- By HOWARD ULMAN

The Associated Press

BOSTON – David Krejci is quietly doing what he usually does when the playoffs roll around. The Boston Bruins center is piling up points while letting teammates applaud his accomplishments.

“He’s not on billboards. He’s not a superstar. He’s not the poster boy for anybody,” forward Shawn Thornton said Monday, “but I think he likes that. He’s an unbelievable team guy that just wants to be there with his teammates. And I think that’s more important than anything.”

Those teammates would agree.

The 27-year-old Krejci, in his seventh season with the Bruins, has been instrumental in getting them to the Stanley Cup finals for the second time in three years. His nine goals and 21 points lead the NHL in the postseason. And he’s done it in just 16 games after posting only 10 goals and 33 points in 47 games during the regular season.

He’s way ahead of his pace in 2011, when the Bruins won their first championship since 1972. His 12 goals and 23 points in 25 games also led all postseason scorers. And that followed a regular season in which he had only 13 goals and 62 points in 75 games.

“In the big games, he definitely shines,” Boston defenseman Andrew Ference said. “He’s a pretty cool customer as far as not getting too rattled about things. I think that definitely helps him in the big games and in the big moments where he doesn’t let anything anxious get into his hands or his mind when he’s making the decisions.”

He’ll resume doing that on Wednesday night against the Blackhawks in the opener of the best-of-seven Stanley Cup finals in Chicago.

In the first round, Krejci scored the winning goal in overtime to cap a Game 4 hat trick, giving Boston a 4-3 win over Toronto and a 3-1 lead in the series. And he scored twice as many goals, four, as all the Penguins when the Bruins swept Pittsburgh in the Eastern Conference finals. Pittsburgh star forwards Sidney Crosby and Evgeni Malkin didn’t get a point in the four games.

“He’s a good player,” Boston Coach Claude Julien said. “Why should he be different than Crosby or Malkin, who are good players?”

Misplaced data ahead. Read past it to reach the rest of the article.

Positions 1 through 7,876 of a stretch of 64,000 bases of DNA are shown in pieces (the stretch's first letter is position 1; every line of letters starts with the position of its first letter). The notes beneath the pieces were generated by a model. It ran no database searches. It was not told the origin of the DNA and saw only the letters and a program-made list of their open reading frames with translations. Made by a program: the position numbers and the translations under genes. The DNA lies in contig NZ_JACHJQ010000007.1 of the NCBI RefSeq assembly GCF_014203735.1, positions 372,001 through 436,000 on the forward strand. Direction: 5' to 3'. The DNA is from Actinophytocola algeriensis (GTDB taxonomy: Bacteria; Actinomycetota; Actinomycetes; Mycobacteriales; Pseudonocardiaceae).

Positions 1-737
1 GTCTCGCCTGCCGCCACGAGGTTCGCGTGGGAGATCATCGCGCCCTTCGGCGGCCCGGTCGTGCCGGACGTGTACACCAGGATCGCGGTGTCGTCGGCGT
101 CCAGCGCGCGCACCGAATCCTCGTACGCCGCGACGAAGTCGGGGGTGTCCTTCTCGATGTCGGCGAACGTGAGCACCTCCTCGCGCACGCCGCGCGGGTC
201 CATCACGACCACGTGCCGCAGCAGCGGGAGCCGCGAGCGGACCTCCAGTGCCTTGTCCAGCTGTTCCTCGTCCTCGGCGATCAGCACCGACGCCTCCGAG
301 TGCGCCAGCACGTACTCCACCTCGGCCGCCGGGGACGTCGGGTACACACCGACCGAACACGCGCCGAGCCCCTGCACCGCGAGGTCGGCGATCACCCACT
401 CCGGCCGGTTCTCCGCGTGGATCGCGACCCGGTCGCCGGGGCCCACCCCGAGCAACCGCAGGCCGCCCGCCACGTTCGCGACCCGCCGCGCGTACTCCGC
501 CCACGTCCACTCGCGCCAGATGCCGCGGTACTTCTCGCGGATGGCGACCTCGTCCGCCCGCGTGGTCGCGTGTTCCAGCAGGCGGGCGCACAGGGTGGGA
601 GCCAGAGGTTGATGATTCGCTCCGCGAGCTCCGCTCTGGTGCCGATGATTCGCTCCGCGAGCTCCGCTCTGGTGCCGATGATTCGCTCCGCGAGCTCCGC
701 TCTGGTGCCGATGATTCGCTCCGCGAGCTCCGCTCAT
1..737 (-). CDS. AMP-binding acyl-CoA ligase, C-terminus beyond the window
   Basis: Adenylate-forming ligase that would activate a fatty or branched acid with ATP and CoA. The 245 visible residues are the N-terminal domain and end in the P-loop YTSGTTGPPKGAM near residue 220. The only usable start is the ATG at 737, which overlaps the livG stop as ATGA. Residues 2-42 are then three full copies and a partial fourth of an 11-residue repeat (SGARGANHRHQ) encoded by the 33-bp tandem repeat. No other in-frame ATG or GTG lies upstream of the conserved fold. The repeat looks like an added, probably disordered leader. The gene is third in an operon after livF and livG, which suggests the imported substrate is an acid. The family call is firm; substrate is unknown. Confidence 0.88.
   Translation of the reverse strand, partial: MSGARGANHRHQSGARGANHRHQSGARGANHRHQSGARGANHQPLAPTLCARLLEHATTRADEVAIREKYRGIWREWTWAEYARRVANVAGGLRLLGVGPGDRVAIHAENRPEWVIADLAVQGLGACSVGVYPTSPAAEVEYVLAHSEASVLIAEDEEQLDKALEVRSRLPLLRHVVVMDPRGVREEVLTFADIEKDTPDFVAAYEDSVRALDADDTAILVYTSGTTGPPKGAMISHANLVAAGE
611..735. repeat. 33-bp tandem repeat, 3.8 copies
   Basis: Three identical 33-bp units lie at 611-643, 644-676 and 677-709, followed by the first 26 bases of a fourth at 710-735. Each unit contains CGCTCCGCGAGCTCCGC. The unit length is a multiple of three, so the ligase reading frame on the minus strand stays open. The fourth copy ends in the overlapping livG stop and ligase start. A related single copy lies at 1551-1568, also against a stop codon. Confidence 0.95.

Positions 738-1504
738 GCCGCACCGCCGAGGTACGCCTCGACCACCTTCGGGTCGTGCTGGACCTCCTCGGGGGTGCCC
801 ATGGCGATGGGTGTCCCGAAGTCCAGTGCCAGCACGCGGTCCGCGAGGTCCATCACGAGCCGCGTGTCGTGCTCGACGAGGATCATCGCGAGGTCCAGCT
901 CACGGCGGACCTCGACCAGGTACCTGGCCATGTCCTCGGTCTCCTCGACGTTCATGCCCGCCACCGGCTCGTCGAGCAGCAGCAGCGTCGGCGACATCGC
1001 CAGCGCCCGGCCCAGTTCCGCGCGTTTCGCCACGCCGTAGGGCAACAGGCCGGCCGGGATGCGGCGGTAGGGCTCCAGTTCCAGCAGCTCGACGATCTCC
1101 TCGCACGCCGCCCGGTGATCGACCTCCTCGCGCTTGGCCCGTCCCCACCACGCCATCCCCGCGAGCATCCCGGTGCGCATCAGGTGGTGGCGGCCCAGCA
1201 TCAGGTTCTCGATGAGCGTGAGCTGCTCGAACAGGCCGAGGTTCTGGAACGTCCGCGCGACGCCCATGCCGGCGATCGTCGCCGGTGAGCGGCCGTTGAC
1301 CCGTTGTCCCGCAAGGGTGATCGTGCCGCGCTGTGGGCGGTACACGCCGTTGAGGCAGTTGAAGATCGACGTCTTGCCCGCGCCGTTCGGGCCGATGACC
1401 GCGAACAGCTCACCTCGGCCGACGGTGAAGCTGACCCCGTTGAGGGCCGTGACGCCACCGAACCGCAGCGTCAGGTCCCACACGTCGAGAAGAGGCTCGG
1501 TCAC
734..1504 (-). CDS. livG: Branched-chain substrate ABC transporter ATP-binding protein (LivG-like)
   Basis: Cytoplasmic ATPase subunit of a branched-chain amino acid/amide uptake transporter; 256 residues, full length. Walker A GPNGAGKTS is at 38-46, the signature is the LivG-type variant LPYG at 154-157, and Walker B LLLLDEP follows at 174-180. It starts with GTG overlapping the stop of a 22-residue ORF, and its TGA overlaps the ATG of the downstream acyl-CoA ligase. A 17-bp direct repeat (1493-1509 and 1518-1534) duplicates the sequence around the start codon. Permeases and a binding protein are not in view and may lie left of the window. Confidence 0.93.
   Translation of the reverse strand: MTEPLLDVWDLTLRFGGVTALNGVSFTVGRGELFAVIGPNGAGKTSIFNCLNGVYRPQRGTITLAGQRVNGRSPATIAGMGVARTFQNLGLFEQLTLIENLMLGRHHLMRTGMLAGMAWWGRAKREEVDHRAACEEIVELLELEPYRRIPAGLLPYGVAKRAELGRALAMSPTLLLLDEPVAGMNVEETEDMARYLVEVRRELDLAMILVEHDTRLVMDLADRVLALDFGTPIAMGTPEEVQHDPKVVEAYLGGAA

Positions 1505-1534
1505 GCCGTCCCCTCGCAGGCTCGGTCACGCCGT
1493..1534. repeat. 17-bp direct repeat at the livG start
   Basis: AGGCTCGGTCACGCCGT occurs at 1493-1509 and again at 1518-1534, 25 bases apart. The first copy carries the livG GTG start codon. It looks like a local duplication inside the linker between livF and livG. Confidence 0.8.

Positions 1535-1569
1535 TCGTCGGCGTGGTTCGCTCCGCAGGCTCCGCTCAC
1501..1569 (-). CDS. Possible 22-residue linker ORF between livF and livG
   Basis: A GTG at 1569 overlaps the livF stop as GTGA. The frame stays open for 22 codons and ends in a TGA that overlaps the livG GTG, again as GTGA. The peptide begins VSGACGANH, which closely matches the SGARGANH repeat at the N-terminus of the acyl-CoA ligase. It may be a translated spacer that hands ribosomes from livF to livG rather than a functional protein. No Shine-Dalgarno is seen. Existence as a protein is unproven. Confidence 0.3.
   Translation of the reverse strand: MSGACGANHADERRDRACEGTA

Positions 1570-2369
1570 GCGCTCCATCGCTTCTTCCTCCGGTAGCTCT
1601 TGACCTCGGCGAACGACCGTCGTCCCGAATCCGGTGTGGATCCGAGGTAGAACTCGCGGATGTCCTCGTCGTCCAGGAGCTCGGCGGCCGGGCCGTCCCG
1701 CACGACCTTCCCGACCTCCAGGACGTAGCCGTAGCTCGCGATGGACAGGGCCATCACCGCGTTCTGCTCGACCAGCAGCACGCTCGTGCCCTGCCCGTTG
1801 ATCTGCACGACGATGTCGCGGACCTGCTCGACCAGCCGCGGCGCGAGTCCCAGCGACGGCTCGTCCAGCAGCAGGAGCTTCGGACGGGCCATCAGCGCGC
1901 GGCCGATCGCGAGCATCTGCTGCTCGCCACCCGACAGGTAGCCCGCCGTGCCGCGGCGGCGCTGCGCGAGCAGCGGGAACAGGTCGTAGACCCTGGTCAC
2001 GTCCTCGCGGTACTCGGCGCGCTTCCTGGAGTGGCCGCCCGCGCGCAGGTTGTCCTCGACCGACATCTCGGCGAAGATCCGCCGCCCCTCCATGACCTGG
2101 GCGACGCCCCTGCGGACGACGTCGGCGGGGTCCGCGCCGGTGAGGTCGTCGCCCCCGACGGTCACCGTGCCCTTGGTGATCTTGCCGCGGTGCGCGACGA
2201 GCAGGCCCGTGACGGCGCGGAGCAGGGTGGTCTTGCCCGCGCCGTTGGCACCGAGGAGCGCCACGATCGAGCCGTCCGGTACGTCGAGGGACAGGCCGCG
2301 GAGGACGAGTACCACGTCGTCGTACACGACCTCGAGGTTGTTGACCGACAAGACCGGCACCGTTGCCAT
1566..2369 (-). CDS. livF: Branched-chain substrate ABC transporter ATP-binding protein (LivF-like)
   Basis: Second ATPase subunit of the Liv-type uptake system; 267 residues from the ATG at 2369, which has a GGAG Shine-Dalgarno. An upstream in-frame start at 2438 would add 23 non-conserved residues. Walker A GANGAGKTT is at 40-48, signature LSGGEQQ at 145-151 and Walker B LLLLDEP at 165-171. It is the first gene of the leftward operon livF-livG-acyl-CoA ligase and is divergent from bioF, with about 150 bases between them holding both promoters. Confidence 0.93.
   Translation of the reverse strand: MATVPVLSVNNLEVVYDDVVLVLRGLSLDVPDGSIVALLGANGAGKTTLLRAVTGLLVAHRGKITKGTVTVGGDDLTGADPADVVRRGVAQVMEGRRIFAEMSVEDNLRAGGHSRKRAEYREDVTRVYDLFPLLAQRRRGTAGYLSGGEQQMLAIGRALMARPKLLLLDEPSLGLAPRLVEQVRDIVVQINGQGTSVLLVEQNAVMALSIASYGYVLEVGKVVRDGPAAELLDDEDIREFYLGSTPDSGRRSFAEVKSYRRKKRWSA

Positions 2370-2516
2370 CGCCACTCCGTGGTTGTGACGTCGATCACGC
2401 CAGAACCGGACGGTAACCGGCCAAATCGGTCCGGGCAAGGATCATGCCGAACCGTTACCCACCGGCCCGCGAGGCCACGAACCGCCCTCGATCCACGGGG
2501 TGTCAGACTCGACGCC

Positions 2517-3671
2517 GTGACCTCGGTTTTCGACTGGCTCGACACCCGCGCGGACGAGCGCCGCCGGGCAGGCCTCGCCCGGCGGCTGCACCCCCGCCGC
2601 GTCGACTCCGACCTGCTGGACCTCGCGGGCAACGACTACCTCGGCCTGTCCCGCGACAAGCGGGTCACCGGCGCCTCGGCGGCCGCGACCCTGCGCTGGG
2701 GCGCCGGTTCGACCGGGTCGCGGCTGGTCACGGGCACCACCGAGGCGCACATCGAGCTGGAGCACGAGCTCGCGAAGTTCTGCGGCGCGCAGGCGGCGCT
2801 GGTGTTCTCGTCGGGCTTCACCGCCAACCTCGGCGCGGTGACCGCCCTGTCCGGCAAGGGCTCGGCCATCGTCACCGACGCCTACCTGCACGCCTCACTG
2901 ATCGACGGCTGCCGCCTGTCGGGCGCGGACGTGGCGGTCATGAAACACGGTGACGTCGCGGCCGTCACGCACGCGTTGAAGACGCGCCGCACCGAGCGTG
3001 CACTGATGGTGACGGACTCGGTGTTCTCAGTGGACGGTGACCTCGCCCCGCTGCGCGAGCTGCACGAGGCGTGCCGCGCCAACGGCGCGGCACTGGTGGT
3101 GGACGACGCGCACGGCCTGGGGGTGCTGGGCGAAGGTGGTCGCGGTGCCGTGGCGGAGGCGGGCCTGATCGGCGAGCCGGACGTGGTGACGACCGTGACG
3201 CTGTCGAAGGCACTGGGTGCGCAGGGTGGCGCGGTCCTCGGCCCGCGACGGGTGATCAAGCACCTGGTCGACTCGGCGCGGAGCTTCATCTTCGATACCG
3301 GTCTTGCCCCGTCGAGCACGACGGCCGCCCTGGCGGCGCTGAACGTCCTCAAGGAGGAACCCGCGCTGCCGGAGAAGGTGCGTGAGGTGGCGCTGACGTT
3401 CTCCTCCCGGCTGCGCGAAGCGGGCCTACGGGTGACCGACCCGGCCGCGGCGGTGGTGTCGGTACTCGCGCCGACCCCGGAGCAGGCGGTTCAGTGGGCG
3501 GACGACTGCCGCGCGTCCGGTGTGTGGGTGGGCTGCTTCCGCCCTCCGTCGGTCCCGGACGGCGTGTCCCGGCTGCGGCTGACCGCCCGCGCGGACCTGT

Krejci’s significance was reflected in 2010 when a dislocated right wrist knocked him out of the last four games of the Eastern semifinals against Philadelphia. He had four goals and four assists in nine games that postseason before being sidelined for the season early in Game 3.

The Bruins won that game to take a 3-0 lead in the series, but then lost the next four. With Krejci in the lineup, Boston scored 12 goals in the first three games against the Flyers. Without him, they scored just eight in the last four. But there was no collapse this year.

Krejci scored on the first shot of Game 3 against the Penguins and the Bruins went on to win 2-1 in the second overtime. Boston completed the sweep with a 1-0 win on a goal by Adam McQuaid in Game 4 two nights later.

“We knew, even before the first round, that we have something good on this team,” Krejci said. “We have lots of guys that’s been here a couple of years ago, and we had some tough games against Toronto but we came back.

“The biggest thing in the playoffs is to stay in the moment.”

At 6 feet and 178 pounds, Krejci isn’t an imposing figure on the ice. Instead of his brawn, he uses his speed and smarts.

He’s an extremely intelligent hockey player,” said Thornton. “So it doesn’t surprise me that he’s having this success.”